Bernie Sanders’s presidential campaign suspended two additional staffers on Saturday for their possible roles in breaching Hillary Clinton’s campaign data.

Speaking to reporters after the two candidates appeared to make up over the issue on the Democratic debate stage in New Hampshire, Sanders campaign manager Jeff Weaver said the two staffers—whose names he declined to share—will continue to be paid as the probe is conducted.

“If I fire somebody I’m certainly happy to let you know” but he would not “impugn the character and reputation of these dedicated young people until I know whether somebody’s going to be fired or not.”

The campaign’s national data director has already been fired. 

Despite the best efforts of the two presidential contenders to patch things over, the atmospherics in the post-debate spin room, located on the covered ice hockey rink at Saint Anselm College, suggested that the spat over the data breach that led to a temporary block on Sanders' access to voter file data is still not over for his campaign staff or for the Democratic National Committee.

Weaver said it only became possible for his campaign to make the suspensions on Saturday, after the campaign received vendor NGP VAN’s audit logs of activity by Sanders campaign accounts during Wednesday’s incident. “After withholding from us for days activity logs that were in the possession of the DNC and ironically in the possession of all of you,” he told reporters, the Sanders campaign finally got those records on Saturday afternoon. “They wouldn’t send it to us … the DNC wouldn’t provide it to us.”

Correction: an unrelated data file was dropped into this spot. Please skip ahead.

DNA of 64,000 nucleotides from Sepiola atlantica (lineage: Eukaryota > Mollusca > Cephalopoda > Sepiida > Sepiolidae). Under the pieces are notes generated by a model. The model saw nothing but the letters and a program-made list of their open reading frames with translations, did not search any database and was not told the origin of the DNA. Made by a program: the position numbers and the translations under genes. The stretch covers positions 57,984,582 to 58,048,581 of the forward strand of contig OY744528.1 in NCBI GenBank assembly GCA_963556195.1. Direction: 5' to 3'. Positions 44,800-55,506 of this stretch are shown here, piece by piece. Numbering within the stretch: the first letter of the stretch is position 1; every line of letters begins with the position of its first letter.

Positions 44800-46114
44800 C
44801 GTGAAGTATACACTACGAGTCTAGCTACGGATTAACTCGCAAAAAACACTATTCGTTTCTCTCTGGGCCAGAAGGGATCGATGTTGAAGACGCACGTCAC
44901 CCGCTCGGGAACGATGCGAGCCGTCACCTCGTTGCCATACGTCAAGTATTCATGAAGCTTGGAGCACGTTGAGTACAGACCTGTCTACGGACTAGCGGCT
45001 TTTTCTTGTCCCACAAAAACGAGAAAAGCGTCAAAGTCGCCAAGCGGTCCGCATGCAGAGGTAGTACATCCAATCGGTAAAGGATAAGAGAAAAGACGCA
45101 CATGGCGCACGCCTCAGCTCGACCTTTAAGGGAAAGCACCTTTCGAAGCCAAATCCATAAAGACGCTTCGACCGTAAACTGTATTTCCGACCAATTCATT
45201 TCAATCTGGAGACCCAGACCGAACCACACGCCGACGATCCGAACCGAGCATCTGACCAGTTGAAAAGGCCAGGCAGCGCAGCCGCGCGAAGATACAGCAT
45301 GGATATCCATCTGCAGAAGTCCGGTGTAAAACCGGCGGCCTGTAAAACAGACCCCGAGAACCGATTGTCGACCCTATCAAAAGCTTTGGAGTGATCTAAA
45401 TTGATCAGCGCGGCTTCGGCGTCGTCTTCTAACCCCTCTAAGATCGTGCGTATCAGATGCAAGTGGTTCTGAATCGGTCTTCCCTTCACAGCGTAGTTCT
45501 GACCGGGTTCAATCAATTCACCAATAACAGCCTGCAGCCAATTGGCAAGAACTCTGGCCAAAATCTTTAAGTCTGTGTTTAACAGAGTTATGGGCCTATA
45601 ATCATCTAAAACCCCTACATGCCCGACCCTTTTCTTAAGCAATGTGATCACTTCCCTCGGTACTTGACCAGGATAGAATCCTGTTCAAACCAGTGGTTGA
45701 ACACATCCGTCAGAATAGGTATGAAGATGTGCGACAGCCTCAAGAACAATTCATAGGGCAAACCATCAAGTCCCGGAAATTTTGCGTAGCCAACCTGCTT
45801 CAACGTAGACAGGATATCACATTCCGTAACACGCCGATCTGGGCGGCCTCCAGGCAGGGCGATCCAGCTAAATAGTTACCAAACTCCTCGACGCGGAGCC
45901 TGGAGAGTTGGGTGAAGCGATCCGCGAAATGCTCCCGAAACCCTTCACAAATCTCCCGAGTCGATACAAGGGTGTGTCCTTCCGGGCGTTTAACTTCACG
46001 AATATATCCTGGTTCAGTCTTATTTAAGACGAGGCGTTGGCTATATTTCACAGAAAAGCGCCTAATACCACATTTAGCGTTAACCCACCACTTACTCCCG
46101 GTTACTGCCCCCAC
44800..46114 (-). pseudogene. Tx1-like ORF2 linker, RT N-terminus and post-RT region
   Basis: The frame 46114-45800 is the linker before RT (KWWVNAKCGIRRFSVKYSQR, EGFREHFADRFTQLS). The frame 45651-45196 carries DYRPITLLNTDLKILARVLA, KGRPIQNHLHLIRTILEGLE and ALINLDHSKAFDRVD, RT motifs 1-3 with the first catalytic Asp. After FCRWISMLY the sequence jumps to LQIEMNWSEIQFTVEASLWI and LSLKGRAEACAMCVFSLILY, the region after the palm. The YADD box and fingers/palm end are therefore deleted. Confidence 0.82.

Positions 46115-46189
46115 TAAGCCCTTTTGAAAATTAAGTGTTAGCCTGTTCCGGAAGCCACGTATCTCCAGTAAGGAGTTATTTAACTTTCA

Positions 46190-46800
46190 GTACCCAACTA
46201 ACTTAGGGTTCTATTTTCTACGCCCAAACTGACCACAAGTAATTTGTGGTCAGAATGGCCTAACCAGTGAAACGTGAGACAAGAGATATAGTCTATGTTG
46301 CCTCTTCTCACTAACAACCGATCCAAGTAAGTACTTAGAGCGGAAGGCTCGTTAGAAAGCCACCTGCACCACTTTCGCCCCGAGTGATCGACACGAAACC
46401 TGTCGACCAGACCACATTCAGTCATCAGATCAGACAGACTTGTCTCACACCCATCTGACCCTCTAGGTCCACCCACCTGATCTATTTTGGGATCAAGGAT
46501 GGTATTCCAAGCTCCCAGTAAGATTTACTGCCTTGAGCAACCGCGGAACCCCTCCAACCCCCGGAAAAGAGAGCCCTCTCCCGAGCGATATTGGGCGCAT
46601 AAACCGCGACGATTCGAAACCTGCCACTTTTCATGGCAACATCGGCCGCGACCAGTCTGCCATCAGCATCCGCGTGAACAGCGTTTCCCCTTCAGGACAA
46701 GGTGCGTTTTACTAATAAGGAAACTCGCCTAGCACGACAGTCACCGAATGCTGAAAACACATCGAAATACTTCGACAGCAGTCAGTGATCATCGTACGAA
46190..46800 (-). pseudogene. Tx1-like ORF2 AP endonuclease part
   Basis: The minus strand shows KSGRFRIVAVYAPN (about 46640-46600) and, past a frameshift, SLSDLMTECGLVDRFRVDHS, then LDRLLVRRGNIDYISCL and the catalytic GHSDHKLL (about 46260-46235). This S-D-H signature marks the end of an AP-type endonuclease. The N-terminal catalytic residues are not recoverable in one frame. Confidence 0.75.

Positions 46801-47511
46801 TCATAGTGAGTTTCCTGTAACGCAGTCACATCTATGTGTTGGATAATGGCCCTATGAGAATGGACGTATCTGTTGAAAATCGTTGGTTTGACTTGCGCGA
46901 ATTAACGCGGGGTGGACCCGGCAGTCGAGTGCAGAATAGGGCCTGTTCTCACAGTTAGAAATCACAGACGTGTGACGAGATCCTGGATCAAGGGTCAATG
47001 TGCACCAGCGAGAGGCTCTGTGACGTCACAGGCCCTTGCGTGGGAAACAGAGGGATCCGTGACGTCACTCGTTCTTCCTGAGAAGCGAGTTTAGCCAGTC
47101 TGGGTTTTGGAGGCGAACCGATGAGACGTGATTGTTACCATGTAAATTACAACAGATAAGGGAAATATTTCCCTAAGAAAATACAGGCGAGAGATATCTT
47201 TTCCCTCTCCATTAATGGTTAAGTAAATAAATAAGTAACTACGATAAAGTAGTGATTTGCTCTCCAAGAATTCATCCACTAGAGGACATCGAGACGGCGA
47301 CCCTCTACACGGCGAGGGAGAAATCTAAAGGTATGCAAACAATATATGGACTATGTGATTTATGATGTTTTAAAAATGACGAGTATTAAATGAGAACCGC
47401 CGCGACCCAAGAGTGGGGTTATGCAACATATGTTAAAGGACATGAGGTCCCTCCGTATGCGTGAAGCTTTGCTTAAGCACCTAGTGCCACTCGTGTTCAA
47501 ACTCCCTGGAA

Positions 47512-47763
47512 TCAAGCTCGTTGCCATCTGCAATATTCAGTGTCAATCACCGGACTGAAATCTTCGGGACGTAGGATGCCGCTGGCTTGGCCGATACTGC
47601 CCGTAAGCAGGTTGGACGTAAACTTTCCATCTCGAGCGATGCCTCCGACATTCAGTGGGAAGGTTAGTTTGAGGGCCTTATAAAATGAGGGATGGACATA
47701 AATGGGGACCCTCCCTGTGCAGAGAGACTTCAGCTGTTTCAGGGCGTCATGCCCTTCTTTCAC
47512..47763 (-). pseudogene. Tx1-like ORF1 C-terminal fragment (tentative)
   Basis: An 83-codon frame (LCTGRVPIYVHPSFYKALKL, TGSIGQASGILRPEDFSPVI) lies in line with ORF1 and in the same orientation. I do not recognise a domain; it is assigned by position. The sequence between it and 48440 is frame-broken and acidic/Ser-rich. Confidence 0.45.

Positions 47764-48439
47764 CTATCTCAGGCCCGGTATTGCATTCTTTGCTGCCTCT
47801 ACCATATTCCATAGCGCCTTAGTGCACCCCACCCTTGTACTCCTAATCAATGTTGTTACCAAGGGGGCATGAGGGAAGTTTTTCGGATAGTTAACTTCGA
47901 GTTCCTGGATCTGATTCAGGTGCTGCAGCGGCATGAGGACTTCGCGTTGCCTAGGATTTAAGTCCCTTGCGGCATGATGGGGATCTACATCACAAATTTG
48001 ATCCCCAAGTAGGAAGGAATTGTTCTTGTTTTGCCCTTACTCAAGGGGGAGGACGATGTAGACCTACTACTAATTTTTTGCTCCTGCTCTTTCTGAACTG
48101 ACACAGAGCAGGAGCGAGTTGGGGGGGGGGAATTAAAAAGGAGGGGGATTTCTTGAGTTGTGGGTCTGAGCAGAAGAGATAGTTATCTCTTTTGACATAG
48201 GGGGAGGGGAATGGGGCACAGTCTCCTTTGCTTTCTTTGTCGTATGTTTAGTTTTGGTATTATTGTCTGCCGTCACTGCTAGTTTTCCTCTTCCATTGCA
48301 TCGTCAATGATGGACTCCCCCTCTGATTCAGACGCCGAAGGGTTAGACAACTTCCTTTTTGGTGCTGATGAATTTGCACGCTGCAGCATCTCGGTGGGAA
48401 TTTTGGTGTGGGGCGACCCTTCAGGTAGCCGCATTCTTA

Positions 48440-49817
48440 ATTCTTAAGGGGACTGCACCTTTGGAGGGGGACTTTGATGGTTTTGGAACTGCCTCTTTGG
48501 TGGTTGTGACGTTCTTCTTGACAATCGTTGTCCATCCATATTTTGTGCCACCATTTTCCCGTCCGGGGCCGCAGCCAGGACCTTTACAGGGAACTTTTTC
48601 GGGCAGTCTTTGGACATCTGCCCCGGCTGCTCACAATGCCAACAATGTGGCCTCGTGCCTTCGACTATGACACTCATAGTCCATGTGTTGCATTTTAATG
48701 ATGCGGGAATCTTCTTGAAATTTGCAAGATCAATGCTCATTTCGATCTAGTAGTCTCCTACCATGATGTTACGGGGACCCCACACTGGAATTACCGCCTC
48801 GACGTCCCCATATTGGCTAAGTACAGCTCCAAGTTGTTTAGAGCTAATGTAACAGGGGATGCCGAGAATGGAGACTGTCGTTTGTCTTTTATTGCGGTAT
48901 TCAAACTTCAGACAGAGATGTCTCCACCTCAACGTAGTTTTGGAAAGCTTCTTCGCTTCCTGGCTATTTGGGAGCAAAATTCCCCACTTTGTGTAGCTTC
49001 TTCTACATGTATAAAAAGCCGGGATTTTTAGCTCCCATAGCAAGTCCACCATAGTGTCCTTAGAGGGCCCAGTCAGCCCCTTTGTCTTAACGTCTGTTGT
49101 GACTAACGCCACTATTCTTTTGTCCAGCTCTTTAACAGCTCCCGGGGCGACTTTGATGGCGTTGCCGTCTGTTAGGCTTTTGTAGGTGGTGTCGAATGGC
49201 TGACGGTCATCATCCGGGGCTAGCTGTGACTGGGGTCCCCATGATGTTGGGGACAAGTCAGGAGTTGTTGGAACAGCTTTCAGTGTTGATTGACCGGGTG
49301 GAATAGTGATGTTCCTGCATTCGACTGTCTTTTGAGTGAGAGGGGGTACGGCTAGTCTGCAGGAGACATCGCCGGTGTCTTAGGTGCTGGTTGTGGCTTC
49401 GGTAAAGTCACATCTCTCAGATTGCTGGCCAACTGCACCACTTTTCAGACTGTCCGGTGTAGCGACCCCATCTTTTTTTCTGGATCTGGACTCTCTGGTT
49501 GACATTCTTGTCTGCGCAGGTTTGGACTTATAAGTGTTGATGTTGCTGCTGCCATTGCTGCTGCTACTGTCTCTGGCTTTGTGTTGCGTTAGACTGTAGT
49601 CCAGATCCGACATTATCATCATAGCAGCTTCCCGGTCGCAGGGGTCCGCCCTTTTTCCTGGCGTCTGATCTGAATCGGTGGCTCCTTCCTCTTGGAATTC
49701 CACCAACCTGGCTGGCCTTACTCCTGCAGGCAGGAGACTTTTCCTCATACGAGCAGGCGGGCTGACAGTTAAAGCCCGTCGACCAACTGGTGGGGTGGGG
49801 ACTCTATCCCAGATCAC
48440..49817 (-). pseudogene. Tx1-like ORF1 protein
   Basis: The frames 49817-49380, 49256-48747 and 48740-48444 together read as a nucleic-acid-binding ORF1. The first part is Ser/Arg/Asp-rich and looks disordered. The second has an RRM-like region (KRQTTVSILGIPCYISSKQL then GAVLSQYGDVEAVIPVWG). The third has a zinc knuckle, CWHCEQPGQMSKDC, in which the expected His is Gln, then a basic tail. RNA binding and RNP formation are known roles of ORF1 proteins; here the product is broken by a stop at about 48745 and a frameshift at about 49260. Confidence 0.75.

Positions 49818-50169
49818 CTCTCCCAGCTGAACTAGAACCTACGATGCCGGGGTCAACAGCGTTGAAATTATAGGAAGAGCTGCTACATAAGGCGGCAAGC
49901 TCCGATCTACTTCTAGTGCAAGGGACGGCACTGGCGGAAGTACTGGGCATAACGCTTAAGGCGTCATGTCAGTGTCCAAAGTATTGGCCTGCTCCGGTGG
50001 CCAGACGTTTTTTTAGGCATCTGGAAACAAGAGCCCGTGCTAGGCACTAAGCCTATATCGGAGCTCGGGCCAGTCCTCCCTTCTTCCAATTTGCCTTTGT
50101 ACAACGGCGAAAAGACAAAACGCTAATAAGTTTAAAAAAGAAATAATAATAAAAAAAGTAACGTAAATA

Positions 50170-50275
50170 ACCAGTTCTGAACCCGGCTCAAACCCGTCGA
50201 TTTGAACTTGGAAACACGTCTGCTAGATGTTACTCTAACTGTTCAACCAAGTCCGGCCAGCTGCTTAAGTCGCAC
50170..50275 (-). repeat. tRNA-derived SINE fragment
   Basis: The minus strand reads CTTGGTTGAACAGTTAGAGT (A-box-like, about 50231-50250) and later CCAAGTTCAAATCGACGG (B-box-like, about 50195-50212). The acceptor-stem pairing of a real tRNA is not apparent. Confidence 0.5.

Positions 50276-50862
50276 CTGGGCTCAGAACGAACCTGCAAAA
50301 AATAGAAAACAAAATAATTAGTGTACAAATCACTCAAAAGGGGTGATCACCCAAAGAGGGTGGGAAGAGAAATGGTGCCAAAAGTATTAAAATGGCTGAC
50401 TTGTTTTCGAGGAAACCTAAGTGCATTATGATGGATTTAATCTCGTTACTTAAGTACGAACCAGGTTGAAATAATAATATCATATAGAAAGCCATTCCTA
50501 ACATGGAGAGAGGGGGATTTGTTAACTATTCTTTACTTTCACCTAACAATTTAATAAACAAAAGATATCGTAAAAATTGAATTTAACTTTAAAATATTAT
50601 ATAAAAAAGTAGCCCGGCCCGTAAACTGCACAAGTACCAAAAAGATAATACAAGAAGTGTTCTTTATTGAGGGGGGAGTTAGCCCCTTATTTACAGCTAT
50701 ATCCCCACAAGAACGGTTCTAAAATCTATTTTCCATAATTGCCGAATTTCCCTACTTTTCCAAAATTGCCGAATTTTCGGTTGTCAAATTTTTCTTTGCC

DNC chairwoman Debbie Wasserman Schultz challenged Weaver’s assertion. “The Sanders campaign and the Clinton campaign, which are the two involved parties, absolutely got the record logs … on Wednesday,” she said.

Told of the party chair’s claim, Weaver responded: “absolutely 100 percent false.” Then he added: “How about this – it’s Christmas time – inaccurate.”

Wasserman Schultz insisted that it was Weaver who was being inaccurate. “I can tell you we gave the logs to the campaign. I’m not going to get into a back and forth,” she said.

She pointedly took on Sanders' campaign manager. Weaver “is the individual, unfortunately for Senator Sanders, he is the individual that has consistently said incorrect things and has been proven to have been saying incorrect things," she said. "So I wouldn’t really take much more of his word versus ours when everything we’ve said has been proven to be true.”

Earlier in the evening, Sanders heaped much of the blame on the DNC but also took responsibility for the actions of his aides. "I apologize," he said. On Friday, the Sanders campaign sued the DNC for penalizing him by denying him access to the data—access the DNC quickly restored.

"We should move on," Clinton said, accepting Sanders’s apology. 

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